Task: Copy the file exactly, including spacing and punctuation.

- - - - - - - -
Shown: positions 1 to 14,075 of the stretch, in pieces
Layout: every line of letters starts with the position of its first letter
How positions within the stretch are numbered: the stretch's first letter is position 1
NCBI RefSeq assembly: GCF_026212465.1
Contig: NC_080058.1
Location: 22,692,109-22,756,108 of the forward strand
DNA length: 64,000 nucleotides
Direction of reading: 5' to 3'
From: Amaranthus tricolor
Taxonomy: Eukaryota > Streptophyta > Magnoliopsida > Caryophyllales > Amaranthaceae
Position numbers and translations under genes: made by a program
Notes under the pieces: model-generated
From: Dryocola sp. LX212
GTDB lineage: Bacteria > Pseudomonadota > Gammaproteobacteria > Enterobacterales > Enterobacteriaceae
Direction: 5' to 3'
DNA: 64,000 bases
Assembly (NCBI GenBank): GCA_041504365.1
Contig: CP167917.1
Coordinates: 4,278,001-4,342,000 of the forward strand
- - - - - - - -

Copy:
Shown: positions 1 to 14,075 of the stretch, in pieces
Layout: every line of letters starts with the position of its first letter
How positions within the stretch are numbered: the stretch's first letter is position 1
NCBI RefSeq assembly: GCF_026212465.1
Contig: NC_080058.1
Location: 22,692,109-22,756,108 of the forward strand
DNA length: 64,000 nucleotides
Direction of reading: 5' to 3'
From: Amaranthus tricolor
Taxonomy: Eukaryota > Streptophyta > Magnoliopsida > Caryophyllales > Amaranthaceae
Position numbers and translations under genes: made by a program
Notes under the pieces: model-generated
From: Dryocola sp. LX212
GTDB lineage: Bacteria > Pseudomonadota > Gammaproteobacteria > Enterobacterales > Enterobacteriaceae
Direction: 5' to 3'
DNA: 64,000 bases
Assembly (NCBI GenBank): GCA_041504365.1
Contig: CP167917.1
Coordinates: 4,278,001-4,342,000 of the forward strand